If you have GNOME print library ( libgnomeprint) installed, then execute the following commands:

bash$ cd /usr/X11R6/lib/X11/fonts/bengali

bash$ libgnomeprint-2.0-font-install --dynamic

That should be it! If you have any problem, please let us know at

2.3. Setting up the Bengali keyboard

Note

The intention of this HOWTO is not to explain what is xkb symbol file, or how to create a new layout, etc. There are tons of places on the web where one can find a better and more in-depth HOWTO about XFree86 keyboard[layout/xkb/etc].

There is nothing special about setting up a Bengali Keyboard, just follow the steps described below. Remember everything you need in the following steps can be downloaded from the download section of Bengalinux.org, except the machine and the OS :-).

Caution

Make sure you have some Unicode encoded Bengali fonts installed on your system. If you don't have one, check out fonts section.

Download the xkb symbol file ben and copy it to the directory where the other xkb symbol files are. Usually this would be /usr/X11R6/lib/X11/xkb/symbols

Note

BTW, usually only root can copy files into this directory.

You are now one command away from starting the keyboard. On my system I just type the following command:

bash$ setxkbmap -symbols "us(pc101)+ben+group(ctrl_shift_toggle)"

On your system you are most likely to use a different value for -symbolsoption. Let me explain what they mean, then you can decide what should be the value for your system. My default keyboard layout for X is us(pc101). If you don't know what is the default you use, check the XF86Config file As the Bengali keyboard layout is defined in the second group we can simply add everything from ben to our keyboard layout. Now you have setup your keyboard with us(pc101) as group one and ben as your second group. What does that mean? Well in simple words: with X you can have different layouts in different groups and you can switch between these different layouts. And that is exactly why we added "group(ctrl_shift_toggle)". This means we can switch between the two groups by pressing ctrl-shift buttons together. Matter of fact there are other options for the toggle switch. If your XFree86 is new enough, you will find a file named group in the same directory you copied ben. If your system does not have this file do not worry. You can use an option like "grp:shift_toggle" which will toggle by pressing both shift buttons. In which case your command becomes:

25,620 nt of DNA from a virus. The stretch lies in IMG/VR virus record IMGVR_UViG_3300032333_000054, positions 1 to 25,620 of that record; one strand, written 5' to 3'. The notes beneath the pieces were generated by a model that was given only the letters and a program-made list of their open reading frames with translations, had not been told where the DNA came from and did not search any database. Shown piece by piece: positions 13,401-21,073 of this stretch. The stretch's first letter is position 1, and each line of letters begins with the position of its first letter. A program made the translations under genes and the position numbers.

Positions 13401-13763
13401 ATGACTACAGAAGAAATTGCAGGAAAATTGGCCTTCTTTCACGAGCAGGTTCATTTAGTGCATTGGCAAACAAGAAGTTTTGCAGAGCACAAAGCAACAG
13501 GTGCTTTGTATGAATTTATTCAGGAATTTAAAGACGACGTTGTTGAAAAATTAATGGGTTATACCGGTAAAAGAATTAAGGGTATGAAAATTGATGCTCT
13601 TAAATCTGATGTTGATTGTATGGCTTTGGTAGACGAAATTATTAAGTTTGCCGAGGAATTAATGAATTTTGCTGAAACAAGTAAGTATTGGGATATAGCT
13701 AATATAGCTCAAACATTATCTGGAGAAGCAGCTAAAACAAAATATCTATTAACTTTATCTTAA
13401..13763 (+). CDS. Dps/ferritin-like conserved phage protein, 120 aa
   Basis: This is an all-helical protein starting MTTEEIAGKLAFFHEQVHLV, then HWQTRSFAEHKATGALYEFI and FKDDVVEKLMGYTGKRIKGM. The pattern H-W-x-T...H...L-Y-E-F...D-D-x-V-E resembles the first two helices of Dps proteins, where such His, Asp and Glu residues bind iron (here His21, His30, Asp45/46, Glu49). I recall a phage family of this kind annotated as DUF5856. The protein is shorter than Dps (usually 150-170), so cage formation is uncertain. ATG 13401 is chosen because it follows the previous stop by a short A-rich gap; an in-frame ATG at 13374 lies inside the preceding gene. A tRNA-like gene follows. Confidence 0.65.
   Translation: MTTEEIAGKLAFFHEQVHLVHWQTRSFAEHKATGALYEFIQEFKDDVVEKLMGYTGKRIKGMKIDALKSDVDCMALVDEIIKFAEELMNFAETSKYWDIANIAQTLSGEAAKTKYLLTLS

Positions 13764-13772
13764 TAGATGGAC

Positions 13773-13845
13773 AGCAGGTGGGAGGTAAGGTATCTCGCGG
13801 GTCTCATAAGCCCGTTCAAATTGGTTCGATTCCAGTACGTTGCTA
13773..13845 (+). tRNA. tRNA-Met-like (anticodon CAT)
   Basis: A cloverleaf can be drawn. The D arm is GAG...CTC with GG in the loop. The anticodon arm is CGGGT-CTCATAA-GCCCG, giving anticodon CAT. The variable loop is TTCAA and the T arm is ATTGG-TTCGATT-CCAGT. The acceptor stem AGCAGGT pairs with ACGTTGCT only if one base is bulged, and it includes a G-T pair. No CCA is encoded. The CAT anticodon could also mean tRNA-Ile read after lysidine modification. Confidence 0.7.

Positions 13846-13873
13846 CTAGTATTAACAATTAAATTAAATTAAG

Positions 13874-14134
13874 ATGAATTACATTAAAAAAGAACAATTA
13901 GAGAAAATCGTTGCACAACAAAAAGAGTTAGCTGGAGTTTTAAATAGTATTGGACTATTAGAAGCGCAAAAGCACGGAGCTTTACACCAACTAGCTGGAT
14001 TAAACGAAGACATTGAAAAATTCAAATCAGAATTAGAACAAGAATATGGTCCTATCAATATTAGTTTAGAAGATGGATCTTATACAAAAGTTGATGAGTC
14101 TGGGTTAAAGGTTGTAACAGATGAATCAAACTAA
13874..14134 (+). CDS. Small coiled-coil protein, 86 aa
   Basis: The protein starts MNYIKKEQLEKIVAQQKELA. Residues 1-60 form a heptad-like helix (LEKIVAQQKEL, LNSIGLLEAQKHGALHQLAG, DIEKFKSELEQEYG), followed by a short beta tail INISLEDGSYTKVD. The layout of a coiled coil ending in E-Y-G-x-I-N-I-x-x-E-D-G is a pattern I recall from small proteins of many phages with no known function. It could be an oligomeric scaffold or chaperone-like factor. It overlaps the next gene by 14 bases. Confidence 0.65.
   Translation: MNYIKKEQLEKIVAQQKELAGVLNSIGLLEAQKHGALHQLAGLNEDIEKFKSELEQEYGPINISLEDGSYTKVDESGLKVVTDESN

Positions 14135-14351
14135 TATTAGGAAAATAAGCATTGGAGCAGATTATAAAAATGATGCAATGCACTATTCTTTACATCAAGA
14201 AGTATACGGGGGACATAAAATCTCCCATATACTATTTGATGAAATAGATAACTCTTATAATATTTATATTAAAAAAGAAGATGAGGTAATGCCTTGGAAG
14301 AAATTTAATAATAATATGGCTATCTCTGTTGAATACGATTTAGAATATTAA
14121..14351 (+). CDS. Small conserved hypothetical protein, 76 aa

bash$ setxkbmap -symbols "us(pc101)+ben" -option "grp:shift_toggle"

2.4. Some "special" Bengali only applications

2.4.1. Lekho

Lekho is a text editor for creating Bangla Unicode files without using any type of Unicode font.

Note

This section must not be taken as "The Complete Reference of Lekho". At best it can be regarded as a short introduction to the editor. The main purpose of this section is to make you aware of the presence of this wonderful editor. In any case, the primary source of information on Lekho is it's website or the documentation provided with the package distribution.

You may find Lekho helpful if you are

  1. Too lazy/busy to install the necessary Locale, Opentype fonts and Keyboard.

  2. Currently using a Gnome version prior to 2.0 .

  3. Don't have gtk+ in your system at all.

  4. Want to export as Latex for use with Bangtex macro package.

Some of the major features of Lekho are as follows

  • Keyboard Layout- Phonetic (i.e. k=ka, kh=kha etc)

  • Minimum Requirements- Qt 2.3

  • Font Usage- Adarshalipi

  • Save As- UTF-8, UTF-16, ISO-8859-1

  • Export As- HTML, Bangtex

  • Development Status- Beta

  • Support- Through Mailing list

  1. Download the latest tarball from Lekho's website at http://lekho.sourceforge.net (Rumours are that an RPM is on the pipeline. By the time you read this HOWTO, it may be already out. So please check it if you prefer RPMs). Now untar the tarball:

    bash$ tar xfz Lekho.tar.gz

  2. 'CD' to the Lekho source directory and then go through the traditional way of compilation+installation:

    bash$ ./configure

    bash$ make

    bash$ make install

  3. At the very end of 'make install', the Adarshalipi fonts are copied to a seperate directory and the name of this directory is also printed. Now add that directory to your fontpath. There are several ways to do this depending on the XFree86 version you are using. Please consult Lekho's documentation for details.

Although Lekho is still in development stage, it has enough features to meet the requirements of most people IMHO.